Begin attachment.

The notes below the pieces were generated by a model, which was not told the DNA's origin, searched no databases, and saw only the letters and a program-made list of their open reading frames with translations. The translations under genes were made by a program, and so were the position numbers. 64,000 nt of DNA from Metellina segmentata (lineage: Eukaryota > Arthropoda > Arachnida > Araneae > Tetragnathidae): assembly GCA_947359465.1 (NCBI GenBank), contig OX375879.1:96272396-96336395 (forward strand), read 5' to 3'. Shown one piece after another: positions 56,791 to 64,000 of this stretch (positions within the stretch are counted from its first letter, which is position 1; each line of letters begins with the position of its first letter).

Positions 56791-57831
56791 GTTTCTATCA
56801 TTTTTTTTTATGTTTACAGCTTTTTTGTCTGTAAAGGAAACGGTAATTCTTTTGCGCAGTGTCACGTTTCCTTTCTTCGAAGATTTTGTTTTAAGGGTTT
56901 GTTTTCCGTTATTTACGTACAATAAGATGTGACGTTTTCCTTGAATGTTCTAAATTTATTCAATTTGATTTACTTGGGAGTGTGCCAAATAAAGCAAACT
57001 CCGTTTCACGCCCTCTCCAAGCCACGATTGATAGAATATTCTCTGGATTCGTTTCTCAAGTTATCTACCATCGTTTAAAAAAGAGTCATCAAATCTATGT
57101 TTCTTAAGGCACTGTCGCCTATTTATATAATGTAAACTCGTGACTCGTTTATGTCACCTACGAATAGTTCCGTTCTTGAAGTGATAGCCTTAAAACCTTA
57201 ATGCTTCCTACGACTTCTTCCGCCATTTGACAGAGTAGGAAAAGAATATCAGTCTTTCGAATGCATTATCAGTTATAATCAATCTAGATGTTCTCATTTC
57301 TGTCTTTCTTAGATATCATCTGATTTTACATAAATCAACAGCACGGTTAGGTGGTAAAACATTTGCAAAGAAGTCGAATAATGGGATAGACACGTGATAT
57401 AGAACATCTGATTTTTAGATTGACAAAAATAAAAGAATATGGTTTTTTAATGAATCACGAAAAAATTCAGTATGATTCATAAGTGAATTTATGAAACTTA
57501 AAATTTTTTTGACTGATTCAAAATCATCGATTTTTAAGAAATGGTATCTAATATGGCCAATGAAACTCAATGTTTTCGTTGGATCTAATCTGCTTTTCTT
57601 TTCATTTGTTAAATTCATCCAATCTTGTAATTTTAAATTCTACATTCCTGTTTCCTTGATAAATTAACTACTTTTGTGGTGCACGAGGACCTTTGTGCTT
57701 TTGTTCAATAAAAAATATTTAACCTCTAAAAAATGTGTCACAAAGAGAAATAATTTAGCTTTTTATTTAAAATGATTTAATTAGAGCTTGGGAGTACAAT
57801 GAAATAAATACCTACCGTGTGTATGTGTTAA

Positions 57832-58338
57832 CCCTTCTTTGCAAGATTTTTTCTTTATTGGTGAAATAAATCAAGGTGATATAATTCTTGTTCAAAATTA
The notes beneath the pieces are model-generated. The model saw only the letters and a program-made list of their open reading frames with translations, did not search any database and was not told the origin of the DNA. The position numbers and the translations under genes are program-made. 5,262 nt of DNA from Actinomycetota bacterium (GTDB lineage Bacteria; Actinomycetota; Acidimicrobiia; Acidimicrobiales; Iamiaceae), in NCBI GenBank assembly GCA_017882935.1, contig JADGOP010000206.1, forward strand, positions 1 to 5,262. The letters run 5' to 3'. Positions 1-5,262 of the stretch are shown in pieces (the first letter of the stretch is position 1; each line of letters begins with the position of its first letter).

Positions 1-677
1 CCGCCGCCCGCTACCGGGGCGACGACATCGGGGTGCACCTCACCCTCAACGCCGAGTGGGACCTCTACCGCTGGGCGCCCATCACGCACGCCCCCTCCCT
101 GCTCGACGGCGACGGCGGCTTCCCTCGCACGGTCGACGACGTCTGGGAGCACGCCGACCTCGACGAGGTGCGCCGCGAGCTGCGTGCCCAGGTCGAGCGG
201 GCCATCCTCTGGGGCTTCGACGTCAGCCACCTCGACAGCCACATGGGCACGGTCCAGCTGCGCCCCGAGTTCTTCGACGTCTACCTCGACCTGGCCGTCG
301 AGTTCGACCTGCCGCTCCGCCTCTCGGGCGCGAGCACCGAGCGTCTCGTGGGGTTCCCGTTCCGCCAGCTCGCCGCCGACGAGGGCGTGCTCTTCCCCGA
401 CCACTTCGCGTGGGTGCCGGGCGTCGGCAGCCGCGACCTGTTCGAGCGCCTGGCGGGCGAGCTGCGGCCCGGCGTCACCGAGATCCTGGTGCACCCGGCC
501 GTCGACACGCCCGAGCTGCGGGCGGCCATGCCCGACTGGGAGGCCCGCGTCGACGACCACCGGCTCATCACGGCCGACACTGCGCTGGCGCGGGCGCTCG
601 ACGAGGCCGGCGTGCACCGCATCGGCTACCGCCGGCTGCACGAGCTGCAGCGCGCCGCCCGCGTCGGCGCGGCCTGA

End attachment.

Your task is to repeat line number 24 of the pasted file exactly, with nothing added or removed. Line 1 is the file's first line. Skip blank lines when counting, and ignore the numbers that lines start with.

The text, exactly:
501 GTCGACACGCCCGAGCTGCGGGCGGCCATGCCCGACTGGGAGGCCCGCGTCGACGACCACCGGCTCATCACGGCCGACACTGCGCTGGCGCGGGCGCTCG